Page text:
That’s quite nearly “All handsome people are alike, but every ugly person is ugly in their own way.” While a few traits can boost a character’s “Attraction,” there is only a single trait for “Beauty.” But a character can lose Attraction by being “Scaly,” or “Club-footed,” or “Hunchbacked,” or “Spindly.” Or a “Leper,” or “Hideous,” or “Feeble” (or “Weak,” on top of that). Or “Disfigured,” or “One-Legged” or “One-Eyed.”

CK3 has a character creator now, and sure: I could take the time to mold some flattering Adonis version of myself, but why bother when medieval entropy or the bubonic plague can sweep my creation off the table in a couple seasons? Before that update, CK3 had already taught me not to be too precious with my characters—even in “Ironman” mode, where the player can only “live on” through a single heir. By then I’d already learned from the rookie mistake of overinvesting in a character that won’t inherit: I’d seen favored heirs cut down because they were too talented not to be the ones leading my army into battle. I’d awarded huge swathes of empire to AI-controlled 2nd sons only to see them basically lose it in a card game. On such occasions I could only watch and languish as my countries came to ruin, trapped in my capital and the body of my incompetent de facto heir, cuckolded by my own NPCs. Lear would sympathize.

That’s now two different kinds of body horror, if you’re playing the home game. Three if you count reddit user Zak7062, who famously cannibalized the Pope in one of his playthroughs. “The conquering of every holy site…the defeat of 3 crusades…the executions of hundreds of Christians so I could reform the faith to become a cannibal…all for this moment,” reads his post bragging of the feat. Comments below agree that this surely represents some kind of victory in Crusader Kings 3, if not one formally recognized by the ruleset. By the Transitive Property of Transubstantiation, at least, you’ve probably gotta call it a win.

New Games Journalism, of which I am a late disciple, is all about storytelling, and thus highly amenable to these kinds of easy anecdotes that a Crusader Kings 3 (or Dwarf Fortress, or Caves of Qud) readily spawns. Take for example that time I, the Caliph of Córdoba, raised the call to jihad, and Bavaria answered it. Or when another player’s elderly male king was impregnated by his gay lover. One never wants for a lede. CK3 renders such events with an aesthetic sensibility I most associate lately with creepy mobile game ads: a character frozen in theatrical surprise at another’s swollen belly, or seething at the back of another one who’s sporting a look of smug contentment.

These events are sometimes awkwardly reflexive, betraying the matrix tables that underpin a procedural game. It’s not unusual to be informed, say, that a character has conspired against themself. And yet this almost feels like an apt eccentricity—the complication of titles and hierarchies being what it is, I bet it isn’t so strange for a royal to be notified that, owing to the death of some second cousin, they’ve suddenly become the earl of themselves.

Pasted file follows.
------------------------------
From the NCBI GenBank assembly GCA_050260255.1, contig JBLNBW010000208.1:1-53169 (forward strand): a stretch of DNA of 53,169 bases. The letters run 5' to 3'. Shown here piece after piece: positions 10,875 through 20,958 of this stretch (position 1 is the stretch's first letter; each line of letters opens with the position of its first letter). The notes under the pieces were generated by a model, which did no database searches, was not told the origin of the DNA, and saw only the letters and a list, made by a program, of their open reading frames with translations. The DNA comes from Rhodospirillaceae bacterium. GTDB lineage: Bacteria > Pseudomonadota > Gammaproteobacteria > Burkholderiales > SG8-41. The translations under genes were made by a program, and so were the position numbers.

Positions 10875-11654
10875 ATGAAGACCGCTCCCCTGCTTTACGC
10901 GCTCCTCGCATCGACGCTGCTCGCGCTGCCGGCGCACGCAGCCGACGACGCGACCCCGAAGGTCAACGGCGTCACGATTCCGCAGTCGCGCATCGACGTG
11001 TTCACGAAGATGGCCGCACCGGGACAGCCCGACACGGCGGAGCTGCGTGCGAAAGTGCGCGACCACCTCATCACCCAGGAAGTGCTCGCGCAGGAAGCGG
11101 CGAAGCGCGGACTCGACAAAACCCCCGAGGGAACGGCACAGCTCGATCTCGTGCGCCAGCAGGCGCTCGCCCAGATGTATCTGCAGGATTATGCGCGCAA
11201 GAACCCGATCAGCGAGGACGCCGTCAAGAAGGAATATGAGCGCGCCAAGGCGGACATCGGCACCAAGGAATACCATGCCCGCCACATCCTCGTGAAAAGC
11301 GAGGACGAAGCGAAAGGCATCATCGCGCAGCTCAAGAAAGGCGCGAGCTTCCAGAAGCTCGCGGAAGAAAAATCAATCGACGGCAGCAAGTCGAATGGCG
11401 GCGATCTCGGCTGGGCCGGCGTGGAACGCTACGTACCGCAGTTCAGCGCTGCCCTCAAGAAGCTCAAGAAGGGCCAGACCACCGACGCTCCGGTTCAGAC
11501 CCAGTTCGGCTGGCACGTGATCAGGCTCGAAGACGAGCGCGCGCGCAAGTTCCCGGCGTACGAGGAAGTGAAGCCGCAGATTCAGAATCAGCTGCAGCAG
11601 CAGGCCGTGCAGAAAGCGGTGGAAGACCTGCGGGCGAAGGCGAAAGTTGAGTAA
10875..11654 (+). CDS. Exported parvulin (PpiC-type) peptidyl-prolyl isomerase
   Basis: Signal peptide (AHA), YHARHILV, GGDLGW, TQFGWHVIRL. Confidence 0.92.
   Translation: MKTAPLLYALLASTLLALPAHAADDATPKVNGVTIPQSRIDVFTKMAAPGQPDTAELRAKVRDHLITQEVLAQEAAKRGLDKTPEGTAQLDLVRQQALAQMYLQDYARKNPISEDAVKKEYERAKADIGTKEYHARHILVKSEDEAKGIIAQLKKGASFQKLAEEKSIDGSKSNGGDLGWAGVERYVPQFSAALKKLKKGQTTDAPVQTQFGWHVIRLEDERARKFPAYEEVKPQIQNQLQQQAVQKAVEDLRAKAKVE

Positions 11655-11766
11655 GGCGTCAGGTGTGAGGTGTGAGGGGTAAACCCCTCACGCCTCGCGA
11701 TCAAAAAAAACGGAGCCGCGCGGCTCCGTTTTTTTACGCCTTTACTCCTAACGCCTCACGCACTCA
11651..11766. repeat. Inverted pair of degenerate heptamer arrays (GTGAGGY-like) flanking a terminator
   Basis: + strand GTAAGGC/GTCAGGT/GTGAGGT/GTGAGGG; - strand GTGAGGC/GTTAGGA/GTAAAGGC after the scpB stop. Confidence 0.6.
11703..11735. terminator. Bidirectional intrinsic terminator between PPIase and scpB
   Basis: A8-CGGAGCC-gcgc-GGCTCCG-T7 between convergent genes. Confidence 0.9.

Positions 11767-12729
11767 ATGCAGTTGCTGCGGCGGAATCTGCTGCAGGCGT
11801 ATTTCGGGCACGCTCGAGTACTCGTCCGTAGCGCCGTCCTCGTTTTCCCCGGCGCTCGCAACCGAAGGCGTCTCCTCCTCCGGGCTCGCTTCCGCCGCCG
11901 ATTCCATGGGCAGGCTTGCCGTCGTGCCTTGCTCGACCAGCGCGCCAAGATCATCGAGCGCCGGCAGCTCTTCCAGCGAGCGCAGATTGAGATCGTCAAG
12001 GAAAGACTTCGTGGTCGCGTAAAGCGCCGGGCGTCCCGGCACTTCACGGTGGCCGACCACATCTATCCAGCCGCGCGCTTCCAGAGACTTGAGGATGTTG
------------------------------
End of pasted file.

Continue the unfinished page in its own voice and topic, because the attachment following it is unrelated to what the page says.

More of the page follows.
Not very relatable, though. One of New Games Journalism’s other [somewhat infamous] affections is placing yourself in the game, like I did back there when I called myself a caliph. When someone does that with CK3, it’s hard not to inflect it with heavy irony—the situations are just too absurd for someone making a journalist’s salary. It’s more natural to first-person yourself into Doomguy, and talk earnestly about that one time you chainsawed a Cacodemon in half.

…Except for one thing. CK3 characters incur (potentially fatal) levels of Stress when they act against their predilections, and lose Stress when they indulge. Inherit a “Greedy” character, for example, and they’ll gain great amounts of Stress when made to perform acts of charity. You eventually learn to chase their moral medicine with a spoonful of their preferred vice, like a drinking binge, or a trip to the brothel. They stress eat, and stress drink, and suffer the repercussions.

And that, I get. I’m up 15 lbs, since March 2020, and it’s mostly fudge brownies and Flying Dog Double IPAs. I feel it whenever I pull myself out of my home office desk chair, and swing my stiff legs out in a Vitruvian arc, to go on one of my shambling, flagellant runs. Yours truly recently panic-cancelled a scheduled physical so he could be “better prepared for it,” like an outlier blip on my blood pressure chart should be omitted on account of extraneous circumstances. Like there won’t be more stress right around the corner, in 2022, in 2024. Q-fucking-Anon has already gone from the pages of Reddit to congress for a two year term.

Kings, it was once said, had two bodies (the lucky shmucks): “one physical, which was destined to perish, the other institutional, which is perpetuated in the kingdom.” The “body natural,” and the “body politic.” It was meant as an explication of the notion of divine right, but in CK3, the relationship between the two feels less flattering.

It’s the physical bodies that take pride of place when you boot the game up—your lunatic king, looking mildly bewildered, and his whiskey-nosed queen, a toddler heiress at their feet grimacing through one of those disconcertingly adult faces from dark age paintings.

I’ve restarted the game enough times now to start noticing the correlation between their mien and the stability of their realms. What you’ve got here is your classic Bizarro Dorian Gray scenario: bad things happen to your kingdom, and your portrait develops a corresponding ugliness (also you exist only as the portrait). Maybe the kingdom’s sickness is inherited down to your progeny, too. There’s your “body natural” and “body politic:” both subject to bloat, misuse, injury, illness, and the whims of bored Redditors.

  1. This Old Man ↩︎

  2. Omnimus with Alistair Cooke ↩︎

  3. Crusader Kings 3 Developer Diaries ↩︎